After I presented the data, along with my detailed analysis which categorically proved there was no delivery quality issue, he said something I will never forget: “I understand what you’re showing me, but I’m not the sort of manager who makes decisions based on these kinds of facts. I’m more of a ‘gut feel’ sort of person and my gut feel tells me that we have a delivery quality issue in that region.”

I still tell this story today, particularly to people with technical backgrounds – the punch-line always gets a laugh. To them, it’s an almost-perfect real-world manifestation of Dilbert’s PHB.

Once you finish laughing though, it’s worth considering that many managers would not see any issue with what that GM said. Their value to their organisation is their subjective judgement – being able to draw their own conclusions from a range of inputs, even in the face of overwhelming evidence to the contrary. It’s seen as ‘strong leadership’. Glossy business literature is rife with stories about managers who trusted their gut when all the evidence was against them – succeeding despite the odds.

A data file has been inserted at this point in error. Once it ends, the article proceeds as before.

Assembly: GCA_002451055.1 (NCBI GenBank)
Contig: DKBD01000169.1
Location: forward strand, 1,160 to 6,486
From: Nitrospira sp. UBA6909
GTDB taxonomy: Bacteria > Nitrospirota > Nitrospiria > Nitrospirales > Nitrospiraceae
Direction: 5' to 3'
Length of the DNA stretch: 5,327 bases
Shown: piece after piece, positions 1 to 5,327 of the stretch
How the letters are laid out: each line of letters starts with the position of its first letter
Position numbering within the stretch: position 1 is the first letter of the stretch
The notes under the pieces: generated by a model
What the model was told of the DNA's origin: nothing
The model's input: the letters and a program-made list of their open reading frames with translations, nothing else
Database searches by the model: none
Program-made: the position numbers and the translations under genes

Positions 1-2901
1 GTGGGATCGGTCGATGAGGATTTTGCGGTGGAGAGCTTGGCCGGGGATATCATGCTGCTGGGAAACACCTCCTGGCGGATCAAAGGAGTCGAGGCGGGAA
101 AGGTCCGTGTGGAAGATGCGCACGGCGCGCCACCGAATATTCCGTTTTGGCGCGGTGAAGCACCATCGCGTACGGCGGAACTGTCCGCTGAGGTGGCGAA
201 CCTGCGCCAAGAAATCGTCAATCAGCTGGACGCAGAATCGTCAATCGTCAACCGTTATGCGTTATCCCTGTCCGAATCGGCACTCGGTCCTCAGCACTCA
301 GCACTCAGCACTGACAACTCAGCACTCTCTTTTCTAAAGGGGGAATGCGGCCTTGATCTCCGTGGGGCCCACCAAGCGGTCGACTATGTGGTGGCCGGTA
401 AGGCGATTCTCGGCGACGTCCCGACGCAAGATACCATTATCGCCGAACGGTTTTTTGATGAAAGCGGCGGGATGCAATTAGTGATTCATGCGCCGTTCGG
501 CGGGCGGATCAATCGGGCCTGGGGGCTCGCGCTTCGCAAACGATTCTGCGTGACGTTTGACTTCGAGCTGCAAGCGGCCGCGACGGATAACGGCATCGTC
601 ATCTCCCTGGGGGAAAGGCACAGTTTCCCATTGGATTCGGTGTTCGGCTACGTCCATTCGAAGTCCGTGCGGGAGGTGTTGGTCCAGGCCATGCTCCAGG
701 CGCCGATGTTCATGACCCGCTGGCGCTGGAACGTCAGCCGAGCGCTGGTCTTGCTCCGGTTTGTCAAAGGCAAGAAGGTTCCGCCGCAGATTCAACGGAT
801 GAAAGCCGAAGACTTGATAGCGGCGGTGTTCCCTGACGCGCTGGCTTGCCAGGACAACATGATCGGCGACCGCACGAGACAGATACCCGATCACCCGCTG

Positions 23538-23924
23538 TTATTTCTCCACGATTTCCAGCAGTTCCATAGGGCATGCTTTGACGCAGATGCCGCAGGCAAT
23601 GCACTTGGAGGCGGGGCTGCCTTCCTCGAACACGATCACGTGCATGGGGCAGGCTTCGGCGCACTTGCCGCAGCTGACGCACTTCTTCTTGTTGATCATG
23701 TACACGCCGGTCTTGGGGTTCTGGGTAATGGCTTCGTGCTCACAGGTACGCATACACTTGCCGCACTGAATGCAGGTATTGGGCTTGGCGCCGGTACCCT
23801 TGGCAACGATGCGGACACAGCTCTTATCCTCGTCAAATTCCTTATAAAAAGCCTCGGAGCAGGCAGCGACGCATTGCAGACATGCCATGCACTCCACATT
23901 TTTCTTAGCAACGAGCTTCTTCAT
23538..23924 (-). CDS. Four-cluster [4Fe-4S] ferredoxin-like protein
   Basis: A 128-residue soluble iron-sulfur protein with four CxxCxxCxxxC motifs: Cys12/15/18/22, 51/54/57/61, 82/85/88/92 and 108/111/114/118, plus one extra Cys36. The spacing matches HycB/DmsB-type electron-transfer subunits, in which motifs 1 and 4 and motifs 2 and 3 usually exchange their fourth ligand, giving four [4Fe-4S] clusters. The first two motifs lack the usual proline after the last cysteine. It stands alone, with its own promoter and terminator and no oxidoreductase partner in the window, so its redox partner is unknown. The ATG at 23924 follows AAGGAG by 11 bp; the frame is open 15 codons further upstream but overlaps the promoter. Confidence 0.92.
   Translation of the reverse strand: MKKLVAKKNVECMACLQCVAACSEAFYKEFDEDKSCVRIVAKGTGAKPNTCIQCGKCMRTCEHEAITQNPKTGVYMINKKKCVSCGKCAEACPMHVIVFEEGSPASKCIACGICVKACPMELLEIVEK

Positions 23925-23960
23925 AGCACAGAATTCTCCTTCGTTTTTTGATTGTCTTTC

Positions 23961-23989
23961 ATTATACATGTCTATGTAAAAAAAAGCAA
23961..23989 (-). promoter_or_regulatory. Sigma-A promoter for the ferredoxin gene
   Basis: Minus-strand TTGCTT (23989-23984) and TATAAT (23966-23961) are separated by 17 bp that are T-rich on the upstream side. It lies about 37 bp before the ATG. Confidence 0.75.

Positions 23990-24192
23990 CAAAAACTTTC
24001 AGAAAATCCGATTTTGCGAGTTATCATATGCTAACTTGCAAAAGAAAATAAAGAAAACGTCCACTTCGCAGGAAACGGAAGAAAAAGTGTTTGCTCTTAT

This is the cognitive dissonance you will need to resolve, as you take up management duties. Very rarely is any managerial decision-making done based on anything which could be called objective data. Pursuit of certainty is almost always counter-productive. It is too costly, takes too long and is anyway probably irrelevant by the time you achieve it.

You’ll need to make frequent, rapid decisions, based on competing expectations, considering relationships first and you’ll never, ever, be (completely) right. Welcome to management.

*I imagine this concept applies equally to other technical fields, but I have the greatest depth of experience with software development.